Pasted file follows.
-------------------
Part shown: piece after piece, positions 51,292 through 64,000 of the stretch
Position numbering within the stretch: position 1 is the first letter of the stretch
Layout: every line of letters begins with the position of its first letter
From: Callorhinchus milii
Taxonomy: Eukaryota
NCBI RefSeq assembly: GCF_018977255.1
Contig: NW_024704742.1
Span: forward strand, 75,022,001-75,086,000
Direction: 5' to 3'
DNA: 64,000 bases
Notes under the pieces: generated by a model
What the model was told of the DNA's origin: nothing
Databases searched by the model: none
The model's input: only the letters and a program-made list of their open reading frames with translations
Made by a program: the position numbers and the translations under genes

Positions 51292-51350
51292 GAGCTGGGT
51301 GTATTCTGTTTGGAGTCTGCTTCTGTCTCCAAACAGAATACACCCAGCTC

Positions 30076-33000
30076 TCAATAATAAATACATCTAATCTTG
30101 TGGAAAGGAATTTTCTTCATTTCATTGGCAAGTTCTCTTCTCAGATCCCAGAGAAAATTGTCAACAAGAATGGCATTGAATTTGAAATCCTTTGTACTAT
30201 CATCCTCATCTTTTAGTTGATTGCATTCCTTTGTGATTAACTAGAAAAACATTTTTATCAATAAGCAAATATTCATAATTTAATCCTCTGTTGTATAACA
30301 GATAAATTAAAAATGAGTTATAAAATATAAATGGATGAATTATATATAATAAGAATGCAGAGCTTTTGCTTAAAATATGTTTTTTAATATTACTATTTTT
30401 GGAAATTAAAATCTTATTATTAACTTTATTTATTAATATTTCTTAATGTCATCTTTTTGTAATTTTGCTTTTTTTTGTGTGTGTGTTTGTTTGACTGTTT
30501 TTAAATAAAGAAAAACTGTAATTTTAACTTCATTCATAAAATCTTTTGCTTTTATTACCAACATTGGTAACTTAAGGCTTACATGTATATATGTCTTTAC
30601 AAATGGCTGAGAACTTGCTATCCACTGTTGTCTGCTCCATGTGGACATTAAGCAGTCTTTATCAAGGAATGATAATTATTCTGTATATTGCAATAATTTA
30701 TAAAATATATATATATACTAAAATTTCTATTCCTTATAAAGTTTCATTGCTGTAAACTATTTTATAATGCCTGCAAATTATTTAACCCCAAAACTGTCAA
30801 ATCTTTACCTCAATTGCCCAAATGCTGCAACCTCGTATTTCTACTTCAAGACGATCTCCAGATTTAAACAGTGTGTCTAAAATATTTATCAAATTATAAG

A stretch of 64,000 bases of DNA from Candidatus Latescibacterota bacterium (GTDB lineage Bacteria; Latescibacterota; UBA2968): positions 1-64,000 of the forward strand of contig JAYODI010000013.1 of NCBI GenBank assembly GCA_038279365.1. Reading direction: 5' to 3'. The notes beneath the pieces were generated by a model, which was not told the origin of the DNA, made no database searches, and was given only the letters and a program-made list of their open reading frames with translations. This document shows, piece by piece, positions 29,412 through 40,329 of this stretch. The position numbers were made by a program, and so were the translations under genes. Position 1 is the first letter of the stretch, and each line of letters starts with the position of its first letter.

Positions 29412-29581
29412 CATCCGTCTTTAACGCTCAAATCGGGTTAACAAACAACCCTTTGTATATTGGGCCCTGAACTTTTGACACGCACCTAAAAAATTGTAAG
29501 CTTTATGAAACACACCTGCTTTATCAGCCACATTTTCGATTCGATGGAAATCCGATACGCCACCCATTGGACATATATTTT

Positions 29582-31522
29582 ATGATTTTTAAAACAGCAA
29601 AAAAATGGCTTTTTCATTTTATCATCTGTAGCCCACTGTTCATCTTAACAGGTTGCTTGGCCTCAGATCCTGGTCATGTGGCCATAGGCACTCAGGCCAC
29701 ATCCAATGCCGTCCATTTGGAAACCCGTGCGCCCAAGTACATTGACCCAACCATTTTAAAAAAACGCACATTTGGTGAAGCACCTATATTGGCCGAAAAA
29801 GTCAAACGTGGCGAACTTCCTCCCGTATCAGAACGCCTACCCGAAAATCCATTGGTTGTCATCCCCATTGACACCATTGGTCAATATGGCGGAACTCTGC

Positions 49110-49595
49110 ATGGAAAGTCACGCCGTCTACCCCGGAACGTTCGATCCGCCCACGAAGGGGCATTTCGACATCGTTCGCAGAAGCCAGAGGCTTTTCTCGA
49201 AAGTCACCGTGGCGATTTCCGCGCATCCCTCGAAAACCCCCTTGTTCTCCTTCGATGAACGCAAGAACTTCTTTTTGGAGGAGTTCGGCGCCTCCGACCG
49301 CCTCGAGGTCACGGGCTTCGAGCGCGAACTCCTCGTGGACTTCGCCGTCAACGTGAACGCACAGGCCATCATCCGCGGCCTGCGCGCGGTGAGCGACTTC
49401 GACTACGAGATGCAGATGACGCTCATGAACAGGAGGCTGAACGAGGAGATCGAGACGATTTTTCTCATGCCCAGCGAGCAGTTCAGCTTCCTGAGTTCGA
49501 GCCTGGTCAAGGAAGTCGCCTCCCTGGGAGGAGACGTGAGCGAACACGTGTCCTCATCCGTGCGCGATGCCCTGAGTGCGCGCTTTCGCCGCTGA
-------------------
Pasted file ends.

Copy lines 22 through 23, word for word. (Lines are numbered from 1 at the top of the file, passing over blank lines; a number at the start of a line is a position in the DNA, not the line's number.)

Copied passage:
30201 CATCCTCATCTTTTAGTTGATTGCATTCCTTTGTGATTAACTAGAAAAACATTTTTATCAATAAGCAAATATTCATAATTTAATCCTCTGTTGTATAACA
30301 GATAAATTAAAAATGAGTTATAAAATATAAATGGATGAATTATATATAATAAGAATGCAGAGCTTTTGCTTAAAATATGTTTTTTAATATTACTATTTTT